As with a number of these novel financial products they are usually a little behind the game. Let me explain; there is an uneasy feeling amongst developers and investors alike that speculative acquisitions bought in London could be in line for a bruising.
A survey of the various show flats of a number of new developments across London will demonstrate that buyers in certain price ranges are ‘thin on the ground’, particularly, at the higher price range and discounts from asking prices are more the ‘order of the day’ than anything else.
With the Stock Markets in the world crashing, Russia in financial difficulties and China slowing at a perceptible, together with the fiscal changes that will apply in April to Buy-to-Let investors, there could be trouble afoot in this sector. What looked like an attractive paper gain from the original purchase to the present value could quickly evaporate and morph into a loss.
There is talk of ‘dumping’ of some of these multiple purchases that can only mean one thing – a price collapse.
There is no question that at the moment properties with values between £200,000 and £800,000 are ‘flying out of the door’, with an acute shortage of stock and strong demand. However, in pockets of London’s newly developed areas, where there is a lot of speculative development, the outcome could quickly turn nasty and thoughts of investors ‘flipping’ contracts to fresh secondary buyers may be a thing of the past.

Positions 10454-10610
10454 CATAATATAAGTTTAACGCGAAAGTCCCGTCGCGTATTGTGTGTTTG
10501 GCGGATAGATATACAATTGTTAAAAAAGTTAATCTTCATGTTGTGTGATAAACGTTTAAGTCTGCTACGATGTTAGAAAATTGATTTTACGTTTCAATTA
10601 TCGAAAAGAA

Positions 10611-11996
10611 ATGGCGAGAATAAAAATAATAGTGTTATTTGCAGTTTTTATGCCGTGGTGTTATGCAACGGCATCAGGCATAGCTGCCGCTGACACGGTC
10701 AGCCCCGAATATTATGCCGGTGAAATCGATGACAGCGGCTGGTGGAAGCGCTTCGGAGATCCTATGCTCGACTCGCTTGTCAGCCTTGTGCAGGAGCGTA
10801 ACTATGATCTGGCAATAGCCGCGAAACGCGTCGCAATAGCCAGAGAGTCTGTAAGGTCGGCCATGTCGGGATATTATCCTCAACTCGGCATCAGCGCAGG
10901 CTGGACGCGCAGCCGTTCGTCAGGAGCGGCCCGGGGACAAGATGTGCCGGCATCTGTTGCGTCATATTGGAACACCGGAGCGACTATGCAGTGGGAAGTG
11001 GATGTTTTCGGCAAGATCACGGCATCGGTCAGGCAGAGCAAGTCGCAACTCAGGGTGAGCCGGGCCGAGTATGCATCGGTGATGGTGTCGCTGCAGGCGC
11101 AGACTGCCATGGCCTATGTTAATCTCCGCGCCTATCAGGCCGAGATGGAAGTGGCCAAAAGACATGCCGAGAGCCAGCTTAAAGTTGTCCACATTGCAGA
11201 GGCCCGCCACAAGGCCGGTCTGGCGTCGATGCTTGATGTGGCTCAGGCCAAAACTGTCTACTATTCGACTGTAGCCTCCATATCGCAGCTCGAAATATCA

Here the original purchaser may have no choice but to ‘dump’ the initial deposit (of usually 10%) and leave the property with the developer to re-sell at whatever price they can get.
Under these circumstances, given that mortgagees and lenders are generally risk averse and can see the writing on the wall as well as anyone else, frankly I am not sure there will be much traction with these ‘new fangled loans’.
Already the market in London above £1.5million is seeing no growth whatsoever in prices and, further up the scale, they are devaluing by up to 10% with turnover down by 53% so the ‘cracks in the wall’ are evident thanks to the Government’s SDLT changes, not assisted by the exodus of the Non-Doms.
With the prospect of an Interest Rate rise sometime next year, and a slowing of the UK economy in line with the rest of the world, I’m not sure if there is too much optimism at the moment in this sector and, therefore, all this innovation in mortgage lending could be ‘too little, too late’!